War between China and US

China sea war

China sea war

A Chinese state-owned newspaper said on Monday that “war is inevitable” between China and the United States over the South China Sea unless Washington stops demanding Beijing halt the building of artificial islands in the disputed waterway. 

The Global Times, an influential nationalist tabloid owned by the ruling Communist Party’s official newspaper the People’s Daily, said in an editorial that China was determined to finish its construction work, calling it the country’s “most important bottom line.”

The editorial comes amid rising tensions over China’s land reclamation in the Spratley archipelago of the South China Sea. China last week said it was “strongly dissatisfied” after a US spy plane flew over areas near the reefs, with both sides accusing each other of stoking instability.

China should “carefully prepare” for the possibility of a conflict with the United States, the newspaper said.

“If the United States’ bottomline is that China has to halt its activities, then a US-China war is inevitable in the South China Sea,” the newspaper said. “The intensity of the conflict will be higher than what people usually think of as ‘friction’.”

Such commentaries are not official policy statements, but are sometimes read as a reflection of government thinking. The Global Times is among China’s most nationalist newspapers.

China claims most of the South China Sea, through which $5 trillion in ship-borne trade passes every year. The Philippines, Vietnam, Malaysia, Taiwan and Brunei also have overlapping claims.

The United States has routinely called on all claimants to halt reclamation in the Spratlys, but accuses China of carrying out work on a scale that far outstrips any other country.

Washington has also vowed to keep up air and sea patrols in the South China Sea amid concerns among security experts that China might impose air and sea restrictions in the Spratlys once it completes work on its seven artificial islands.

China has said it had every right to set up an Air Defense Identification Zone in the South China Sea but that current conditions did not warrant one.

The Global Times said “risks are still under control” if Washington takes into account China’s peaceful rise.

“We do not want a military conflict with the United States, but if it were to come, we have to accept it,” the newspaper said. —Reuters

 

Source:  Globalresearch.ca

22 veterans commit suicide each day

1,892 US Veterans have committed suicide since January 1, 2014:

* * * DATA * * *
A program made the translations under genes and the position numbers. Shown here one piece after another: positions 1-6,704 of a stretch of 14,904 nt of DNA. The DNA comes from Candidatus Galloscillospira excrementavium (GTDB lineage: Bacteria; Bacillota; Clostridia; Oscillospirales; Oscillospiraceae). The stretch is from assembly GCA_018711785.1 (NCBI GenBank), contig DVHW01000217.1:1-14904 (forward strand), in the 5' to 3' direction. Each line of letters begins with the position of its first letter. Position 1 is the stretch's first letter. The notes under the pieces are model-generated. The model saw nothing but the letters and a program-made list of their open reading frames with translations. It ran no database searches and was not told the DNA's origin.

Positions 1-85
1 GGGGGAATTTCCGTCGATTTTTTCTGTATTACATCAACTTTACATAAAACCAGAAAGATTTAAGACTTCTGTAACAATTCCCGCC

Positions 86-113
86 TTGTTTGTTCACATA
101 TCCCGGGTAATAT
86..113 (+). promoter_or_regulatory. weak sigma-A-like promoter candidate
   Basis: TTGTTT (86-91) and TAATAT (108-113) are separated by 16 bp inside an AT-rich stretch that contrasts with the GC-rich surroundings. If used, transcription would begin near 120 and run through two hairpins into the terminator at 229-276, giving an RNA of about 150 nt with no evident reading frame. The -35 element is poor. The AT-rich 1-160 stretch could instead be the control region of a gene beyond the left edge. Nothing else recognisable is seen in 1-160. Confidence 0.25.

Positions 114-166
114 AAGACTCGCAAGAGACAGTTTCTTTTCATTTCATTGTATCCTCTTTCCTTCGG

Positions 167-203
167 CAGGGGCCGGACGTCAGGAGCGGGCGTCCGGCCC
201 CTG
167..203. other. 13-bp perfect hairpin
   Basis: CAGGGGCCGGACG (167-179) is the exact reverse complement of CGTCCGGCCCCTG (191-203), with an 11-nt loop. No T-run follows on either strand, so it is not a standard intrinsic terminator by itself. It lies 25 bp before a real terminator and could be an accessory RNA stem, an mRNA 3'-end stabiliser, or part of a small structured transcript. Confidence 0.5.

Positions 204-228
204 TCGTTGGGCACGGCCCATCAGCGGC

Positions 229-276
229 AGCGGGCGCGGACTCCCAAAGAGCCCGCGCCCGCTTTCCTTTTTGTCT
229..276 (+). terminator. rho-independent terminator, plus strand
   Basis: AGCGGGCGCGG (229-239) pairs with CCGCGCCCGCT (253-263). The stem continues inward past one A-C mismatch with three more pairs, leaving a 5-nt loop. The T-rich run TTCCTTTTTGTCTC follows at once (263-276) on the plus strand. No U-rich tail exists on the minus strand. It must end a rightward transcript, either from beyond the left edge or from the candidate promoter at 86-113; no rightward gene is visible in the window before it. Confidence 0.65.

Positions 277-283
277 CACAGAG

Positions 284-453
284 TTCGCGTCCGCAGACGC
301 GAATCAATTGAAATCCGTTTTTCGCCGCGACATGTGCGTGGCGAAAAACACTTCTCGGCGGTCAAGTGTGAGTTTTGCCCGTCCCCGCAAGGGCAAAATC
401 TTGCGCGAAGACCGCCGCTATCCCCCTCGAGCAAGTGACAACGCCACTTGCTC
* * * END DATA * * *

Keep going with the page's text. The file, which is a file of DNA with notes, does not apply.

22 veterans kill them self's each day

22 veterans kill them self’s each day

On average, 22 veterans commit suicide each day, according to the Iraq and Afghanistan Veterans of America (IAVA).
To commemorate them and raise awareness, 32 veterans from the group flew to Washington, D.C., to plant 1,892 flags on the National Mall today, one for each of the veterans that the group says took his or her own life in 2014. IAVA extrapolated that number from a 2012 Veterans Administration reportfinding that 22 veterans took their lives each day in 2009 and 2010, only a slight increase from years past, and a number that includes all veterans, not just those who served in America’s more recent wars in Iraq and Afghanistan.
The event was part of IAVA’s 2014 Storm the Hill campaign, an annual week of action in which organization vets meet with lawmakers to push a veterans’ agenda picked for that year. In 2013, it was the Veterans Affairs benefits-claim backlog; this year, it’s veteran suicides.
“I know several individuals that have died by suicide,” Sara Poquette of Dallas, a video journalist who served in Iraq, said, adding that she herself considered suicide while experiencing the hardships of reintegrating into civilian life. “For me personally, it was more just getting through until I was really ready to get help, just realizing that my life was going down a path that I never really wanted it to go down.”
In Joining IAVA, Poquette said, she found a “new unit.”
The Iraq and Afghanistan Veterans of America is pushing a bill, the Suicide Prevention for America’s Veterans Act, which Sen. John Walsh, D-Mont., plans to introduce. Walsh commanded a Montana National Guard battalion in Iraq.
“When we returned home, one of my young sergeants died by suicide, so this is very personal to me,” Walsh told reporters on the Mall today, calling veteran suicides “an epidemic we cannot allow to continue.”
The bill would extend eligibility for Veterans Administration health care, create a pilot program for student-loan repayment if health care professionals work for the VA, instigate a review of certain behavioral discharges, and mandate a review of mental health care programs at the VA, IAVA said.
The group is calling on Congress to pass the bill by Memorial Day.
Source:  Newsforage.com